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Flexibility With Prefabricated Foundations

Jan. 17, 2020
Thinking beyond traditional methods saves costs and improves efficiencies.

A progressing transmission construction boom has notably affected the availability of qualified construction personnel and equipment, along with other resources for transmission construction projects. One solution to the limited outages and resources for foundation construction is the use of prefabricated foundations (PFFs). The most common existing applications of PFFs focus on the support of transmission line structures, primarily in grillages and direct embed foundations.

In 2017, American Electric Power (AEP) conducted three pilot projects that utilized PFF designs for station and transmission line projects. Over the course of these pilot projects, the AEP team observed and documented significant improvements that reduced the cost of foundation construction, minimized construction schedules, and improved field worker safety. PFFs provide varying and circumstantial advantages over conventional cast-in-place foundations – when optimal site-specific soil conditions are present for the support of station and transmission line structures.

The PFFs serve the same purpose as traditional foundations; however, PFFs are manufactured at an off-site facility, and then shipped to a project-specific location for installation. Onsite, PFFs are installed by various means: driving, vibration, torque, excavation, and backfill. PFFs are manufactured using different materials and styles. Concrete, steel, and wood are common materials used for manufacturing PFFs, and common types of PFFs include driven piles, grillages, helical piles, precast concrete slabs, and spread footings.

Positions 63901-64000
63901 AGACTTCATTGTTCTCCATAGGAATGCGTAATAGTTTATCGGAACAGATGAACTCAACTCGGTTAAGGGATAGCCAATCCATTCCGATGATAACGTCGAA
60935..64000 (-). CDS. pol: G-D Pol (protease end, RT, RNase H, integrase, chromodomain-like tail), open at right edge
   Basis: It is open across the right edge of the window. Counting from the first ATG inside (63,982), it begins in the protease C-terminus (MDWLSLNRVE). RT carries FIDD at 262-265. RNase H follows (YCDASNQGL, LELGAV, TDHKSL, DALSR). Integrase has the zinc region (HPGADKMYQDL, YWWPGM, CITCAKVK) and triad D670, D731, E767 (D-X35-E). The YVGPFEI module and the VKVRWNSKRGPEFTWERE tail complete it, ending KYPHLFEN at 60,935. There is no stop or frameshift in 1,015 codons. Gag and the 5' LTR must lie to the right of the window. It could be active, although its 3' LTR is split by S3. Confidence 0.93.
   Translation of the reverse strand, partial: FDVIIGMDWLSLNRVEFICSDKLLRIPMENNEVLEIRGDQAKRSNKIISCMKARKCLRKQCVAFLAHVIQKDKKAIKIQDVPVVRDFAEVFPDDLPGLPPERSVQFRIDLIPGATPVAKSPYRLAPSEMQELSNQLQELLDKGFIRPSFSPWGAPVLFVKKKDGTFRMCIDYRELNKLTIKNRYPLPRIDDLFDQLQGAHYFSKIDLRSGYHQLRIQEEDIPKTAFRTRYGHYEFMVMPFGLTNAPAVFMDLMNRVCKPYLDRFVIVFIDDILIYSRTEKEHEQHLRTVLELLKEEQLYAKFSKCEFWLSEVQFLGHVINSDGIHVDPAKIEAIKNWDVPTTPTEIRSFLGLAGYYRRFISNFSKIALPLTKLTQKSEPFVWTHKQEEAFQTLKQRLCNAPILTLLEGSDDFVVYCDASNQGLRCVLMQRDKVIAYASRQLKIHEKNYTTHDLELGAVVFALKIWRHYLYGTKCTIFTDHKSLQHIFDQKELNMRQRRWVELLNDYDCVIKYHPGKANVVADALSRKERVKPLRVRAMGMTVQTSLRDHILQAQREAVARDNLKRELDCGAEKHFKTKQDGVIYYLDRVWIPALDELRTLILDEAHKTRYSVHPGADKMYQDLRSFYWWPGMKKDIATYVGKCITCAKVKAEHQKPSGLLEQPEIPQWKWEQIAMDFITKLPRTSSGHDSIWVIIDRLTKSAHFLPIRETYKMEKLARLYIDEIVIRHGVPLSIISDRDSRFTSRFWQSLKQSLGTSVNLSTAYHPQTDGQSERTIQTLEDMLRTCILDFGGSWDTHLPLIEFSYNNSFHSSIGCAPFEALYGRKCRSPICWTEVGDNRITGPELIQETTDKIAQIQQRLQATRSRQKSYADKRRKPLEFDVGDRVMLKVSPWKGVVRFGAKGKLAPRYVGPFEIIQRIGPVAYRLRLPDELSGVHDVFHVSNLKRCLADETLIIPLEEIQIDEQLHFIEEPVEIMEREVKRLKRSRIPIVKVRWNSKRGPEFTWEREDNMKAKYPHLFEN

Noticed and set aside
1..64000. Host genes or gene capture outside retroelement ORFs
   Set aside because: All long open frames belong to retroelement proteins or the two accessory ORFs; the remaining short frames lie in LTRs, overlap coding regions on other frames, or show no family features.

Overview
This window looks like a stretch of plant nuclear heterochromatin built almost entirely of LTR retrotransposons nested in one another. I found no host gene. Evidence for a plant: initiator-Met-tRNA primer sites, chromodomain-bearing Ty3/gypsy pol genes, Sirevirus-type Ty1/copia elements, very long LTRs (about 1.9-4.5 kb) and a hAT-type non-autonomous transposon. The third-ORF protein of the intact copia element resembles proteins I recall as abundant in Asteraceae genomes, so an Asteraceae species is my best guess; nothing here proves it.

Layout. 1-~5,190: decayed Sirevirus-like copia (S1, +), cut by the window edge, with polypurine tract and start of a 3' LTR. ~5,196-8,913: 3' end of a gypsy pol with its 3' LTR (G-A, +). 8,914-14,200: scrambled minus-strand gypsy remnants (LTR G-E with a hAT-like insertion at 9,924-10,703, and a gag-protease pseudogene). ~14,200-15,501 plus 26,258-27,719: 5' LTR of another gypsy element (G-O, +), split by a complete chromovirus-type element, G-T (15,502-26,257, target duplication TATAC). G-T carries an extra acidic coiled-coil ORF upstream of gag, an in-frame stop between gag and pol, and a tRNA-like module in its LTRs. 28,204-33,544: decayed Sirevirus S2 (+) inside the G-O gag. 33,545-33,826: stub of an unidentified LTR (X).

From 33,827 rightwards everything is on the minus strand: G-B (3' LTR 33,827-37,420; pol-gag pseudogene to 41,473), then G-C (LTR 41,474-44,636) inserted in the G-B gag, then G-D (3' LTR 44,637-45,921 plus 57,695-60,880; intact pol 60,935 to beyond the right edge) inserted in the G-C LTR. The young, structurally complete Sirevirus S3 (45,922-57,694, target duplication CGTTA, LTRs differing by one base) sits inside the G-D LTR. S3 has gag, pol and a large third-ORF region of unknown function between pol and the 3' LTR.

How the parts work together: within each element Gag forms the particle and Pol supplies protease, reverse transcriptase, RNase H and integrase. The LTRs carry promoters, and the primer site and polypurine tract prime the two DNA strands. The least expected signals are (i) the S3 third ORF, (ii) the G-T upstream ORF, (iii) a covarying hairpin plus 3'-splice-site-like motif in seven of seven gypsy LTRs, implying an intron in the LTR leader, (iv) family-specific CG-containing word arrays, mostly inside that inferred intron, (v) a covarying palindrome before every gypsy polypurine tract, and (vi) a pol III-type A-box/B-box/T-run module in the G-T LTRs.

Using Proven Technology in A New Area

PFFs have a vast history and are utilized in a diverse fashion in the construction industry. PFFs are by no means a newly developed technology. However, PFF implementation within the electric transmission industry has been limited, and primarily focused on the support of transmission line structures. Steel grillages and direct embedded steel foundations are the most prominent types of PFF currently used to support transmission line structures. The pilot projects used in the study focus solely on the use of precast concrete foundations and driven steel piles.

In order to successfully implement these pilot projects, the team investigated and documented the advantages and limitations of PFFs. Precast foundations are concrete foundations cast in reusable forms – using high early-strength concrete at a manufacturing facility. After manufacturing, precast foundations are shipped to the construction site, where they are lifted and placed on-grade or in open excavations.

The PFF present an opportunity to batch, test, and place concrete within a single location under a controlled environment. This process eliminates the logistics of concrete transportation, performing in-field concrete tests, collecting concrete test cylinders, and controlling onsite concrete curing. In addition, the ease of assembling forms, tying rebar, and placing anchor bolts within a controlled environment all contribute to increased quality assurance and quality control.